California tribe blocks border-wall demolition on ‘ancestral burial grounds’

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BOULEVARD, Calif. (Border Report) — About a dozen members of the Kumeyaay Nation and supporters gathered in the tiny outpost of Boulevard, Calif., to stop demolition work along the U.S.-Mexico border, about a 90-minute drive east of San Diego.

They stood and chanted Monday as crews and Border Patrol agents appeared ready to blow up old portions of the border fence to clear the way for new sections of fencing.

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The Kumeyaay tribe, native to the region of what is now San Diego County and Northern Baja California, Mexico says “igniting explosives will disturb and desecrate ancestral burial grounds and artifacts in the area.”

Pictures provided by the American Friends Service Committee show explosives strewn on the ground and crews preparing the site for demolition.

According to the Border Patrol, it asked the Army Corps of Engineers to temporarily halt the work.

“Out of caution, Monday’s scheduled blasting was postponed and we are working with the construction contractor to reschedule,” wrote Border Patrol Agent Justin Castrejon.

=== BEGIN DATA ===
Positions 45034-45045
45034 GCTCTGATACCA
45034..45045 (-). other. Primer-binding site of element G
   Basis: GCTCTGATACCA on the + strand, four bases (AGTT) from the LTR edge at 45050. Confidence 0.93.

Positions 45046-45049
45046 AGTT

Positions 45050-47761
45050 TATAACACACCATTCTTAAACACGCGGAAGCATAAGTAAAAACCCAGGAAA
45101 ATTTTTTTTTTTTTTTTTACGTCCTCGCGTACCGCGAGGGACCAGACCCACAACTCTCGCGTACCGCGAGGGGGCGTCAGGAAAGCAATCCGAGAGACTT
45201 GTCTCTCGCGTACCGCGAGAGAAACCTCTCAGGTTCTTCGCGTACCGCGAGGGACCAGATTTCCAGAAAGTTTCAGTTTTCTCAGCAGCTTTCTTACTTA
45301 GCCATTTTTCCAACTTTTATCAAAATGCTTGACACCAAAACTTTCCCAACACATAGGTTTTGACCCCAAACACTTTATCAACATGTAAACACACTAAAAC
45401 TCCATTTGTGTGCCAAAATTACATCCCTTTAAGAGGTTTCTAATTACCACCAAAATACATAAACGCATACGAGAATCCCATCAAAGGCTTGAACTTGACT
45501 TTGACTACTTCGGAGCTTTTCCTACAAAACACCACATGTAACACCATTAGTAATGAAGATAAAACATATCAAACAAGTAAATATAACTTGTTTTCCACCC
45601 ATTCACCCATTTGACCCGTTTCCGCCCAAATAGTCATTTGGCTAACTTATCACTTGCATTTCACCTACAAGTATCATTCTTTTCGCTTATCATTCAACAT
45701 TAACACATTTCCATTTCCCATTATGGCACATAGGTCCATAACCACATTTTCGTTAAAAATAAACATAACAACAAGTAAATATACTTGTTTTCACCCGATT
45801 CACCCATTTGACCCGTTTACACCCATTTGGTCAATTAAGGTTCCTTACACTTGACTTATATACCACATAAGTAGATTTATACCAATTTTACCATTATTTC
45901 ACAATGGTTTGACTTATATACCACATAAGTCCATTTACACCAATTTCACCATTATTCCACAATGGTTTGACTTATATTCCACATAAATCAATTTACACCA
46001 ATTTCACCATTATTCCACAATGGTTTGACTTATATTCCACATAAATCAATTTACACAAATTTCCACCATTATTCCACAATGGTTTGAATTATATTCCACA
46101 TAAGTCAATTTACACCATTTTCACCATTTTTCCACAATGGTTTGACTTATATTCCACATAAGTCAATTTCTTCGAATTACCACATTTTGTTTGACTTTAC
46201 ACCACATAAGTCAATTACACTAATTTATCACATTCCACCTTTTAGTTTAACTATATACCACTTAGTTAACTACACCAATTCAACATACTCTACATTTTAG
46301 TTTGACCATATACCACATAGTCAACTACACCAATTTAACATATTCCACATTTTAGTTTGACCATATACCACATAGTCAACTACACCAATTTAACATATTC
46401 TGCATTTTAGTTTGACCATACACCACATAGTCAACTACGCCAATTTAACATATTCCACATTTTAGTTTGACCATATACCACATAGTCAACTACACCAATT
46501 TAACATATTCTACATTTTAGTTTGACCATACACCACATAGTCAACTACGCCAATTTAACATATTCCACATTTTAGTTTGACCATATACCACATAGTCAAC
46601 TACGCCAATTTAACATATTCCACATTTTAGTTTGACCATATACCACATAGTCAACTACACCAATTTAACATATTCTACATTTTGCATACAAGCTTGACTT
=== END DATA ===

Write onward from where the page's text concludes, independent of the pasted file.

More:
Agent Castrejon pointed out the area has been researched and they don’t think the work will damage any Native American remains or cultural materials.

“Based on prior environmental surveys and stakeholder coordination completed, no biological, cultural, or historical sites were identified within the blasting area located within the Roosevelt Reservation. In addition, CBP has and will continue to coordinate with federal land managers, state agencies, local governments, tribal governments, and other interested stakeholders.

“CBP has a cultural monitor present at the construction site to ensure that if any previously unidentified culturally sensitive artifacts are observed within the project area that construction is halted and the appropriate stakeholders are notified to include tribal nations. In addition, the environmental monitor is present to ensure construction best management practices are being implemented by the construction contractor.”

The people who gathered to stop the work called the postponement a “temporary victory,” and promised to return in the coming days hoping to permanently prevent the explosives work.

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